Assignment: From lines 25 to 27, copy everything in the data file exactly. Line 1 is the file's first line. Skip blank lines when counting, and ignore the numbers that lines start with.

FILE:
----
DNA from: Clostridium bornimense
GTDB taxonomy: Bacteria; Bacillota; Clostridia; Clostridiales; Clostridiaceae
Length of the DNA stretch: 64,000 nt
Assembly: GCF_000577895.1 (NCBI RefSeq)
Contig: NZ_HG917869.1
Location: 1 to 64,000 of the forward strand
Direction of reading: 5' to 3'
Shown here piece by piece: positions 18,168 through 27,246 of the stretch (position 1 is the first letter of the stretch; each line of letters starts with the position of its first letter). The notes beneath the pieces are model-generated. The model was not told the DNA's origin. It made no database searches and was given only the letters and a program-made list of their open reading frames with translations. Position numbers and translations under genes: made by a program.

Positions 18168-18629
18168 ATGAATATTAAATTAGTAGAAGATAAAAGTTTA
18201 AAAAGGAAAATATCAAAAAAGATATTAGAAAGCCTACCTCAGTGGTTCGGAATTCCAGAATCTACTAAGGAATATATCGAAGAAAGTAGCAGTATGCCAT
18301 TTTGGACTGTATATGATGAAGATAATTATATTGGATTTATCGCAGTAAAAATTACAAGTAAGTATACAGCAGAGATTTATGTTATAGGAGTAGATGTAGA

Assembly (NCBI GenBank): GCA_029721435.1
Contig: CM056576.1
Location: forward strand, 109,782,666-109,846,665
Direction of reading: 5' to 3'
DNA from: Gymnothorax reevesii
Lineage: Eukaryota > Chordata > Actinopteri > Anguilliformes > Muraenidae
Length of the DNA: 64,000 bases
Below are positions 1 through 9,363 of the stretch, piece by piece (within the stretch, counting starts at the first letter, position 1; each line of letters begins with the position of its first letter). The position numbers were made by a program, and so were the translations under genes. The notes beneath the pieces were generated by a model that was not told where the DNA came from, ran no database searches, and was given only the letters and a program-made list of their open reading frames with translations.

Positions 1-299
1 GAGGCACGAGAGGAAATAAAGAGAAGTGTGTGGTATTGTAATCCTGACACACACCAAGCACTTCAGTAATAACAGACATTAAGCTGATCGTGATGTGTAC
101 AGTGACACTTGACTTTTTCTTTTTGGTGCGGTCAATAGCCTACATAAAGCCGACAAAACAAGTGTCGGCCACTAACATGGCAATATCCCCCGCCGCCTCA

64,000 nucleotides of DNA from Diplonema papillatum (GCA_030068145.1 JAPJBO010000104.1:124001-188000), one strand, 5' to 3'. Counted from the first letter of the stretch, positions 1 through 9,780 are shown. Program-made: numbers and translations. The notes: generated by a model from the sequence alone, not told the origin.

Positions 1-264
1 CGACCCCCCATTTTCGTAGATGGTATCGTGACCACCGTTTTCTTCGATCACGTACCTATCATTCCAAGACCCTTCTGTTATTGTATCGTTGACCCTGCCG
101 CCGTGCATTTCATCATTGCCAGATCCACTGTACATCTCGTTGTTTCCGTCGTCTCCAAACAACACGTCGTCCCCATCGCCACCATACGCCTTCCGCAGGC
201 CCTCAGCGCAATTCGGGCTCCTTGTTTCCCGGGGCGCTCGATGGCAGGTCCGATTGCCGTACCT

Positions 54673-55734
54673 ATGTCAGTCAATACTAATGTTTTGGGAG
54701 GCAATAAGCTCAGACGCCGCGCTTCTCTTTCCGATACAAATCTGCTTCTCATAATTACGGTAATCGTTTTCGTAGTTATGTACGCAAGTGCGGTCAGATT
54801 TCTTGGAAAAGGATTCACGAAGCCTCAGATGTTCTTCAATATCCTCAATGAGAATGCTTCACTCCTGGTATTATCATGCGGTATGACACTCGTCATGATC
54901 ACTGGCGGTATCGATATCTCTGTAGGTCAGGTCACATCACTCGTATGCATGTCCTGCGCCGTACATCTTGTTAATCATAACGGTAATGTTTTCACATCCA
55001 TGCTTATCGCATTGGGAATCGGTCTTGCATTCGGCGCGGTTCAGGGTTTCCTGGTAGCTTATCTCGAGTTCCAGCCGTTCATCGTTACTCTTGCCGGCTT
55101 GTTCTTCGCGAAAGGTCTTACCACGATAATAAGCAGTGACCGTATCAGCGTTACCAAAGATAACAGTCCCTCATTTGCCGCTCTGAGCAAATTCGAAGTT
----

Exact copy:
Positions 1-264
1 CGACCCCCCATTTTCGTAGATGGTATCGTGACCACCGTTTTCTTCGATCACGTACCTATCATTCCAAGACCCTTCTGTTATTGTATCGTTGACCCTGCCG
101 CCGTGCATTTCATCATTGCCAGATCCACTGTACATCTCGTTGTTTCCGTCGTCTCCAAACAACACGTCGTCCCCATCGCCACCATACGCCTTCCGCAGGC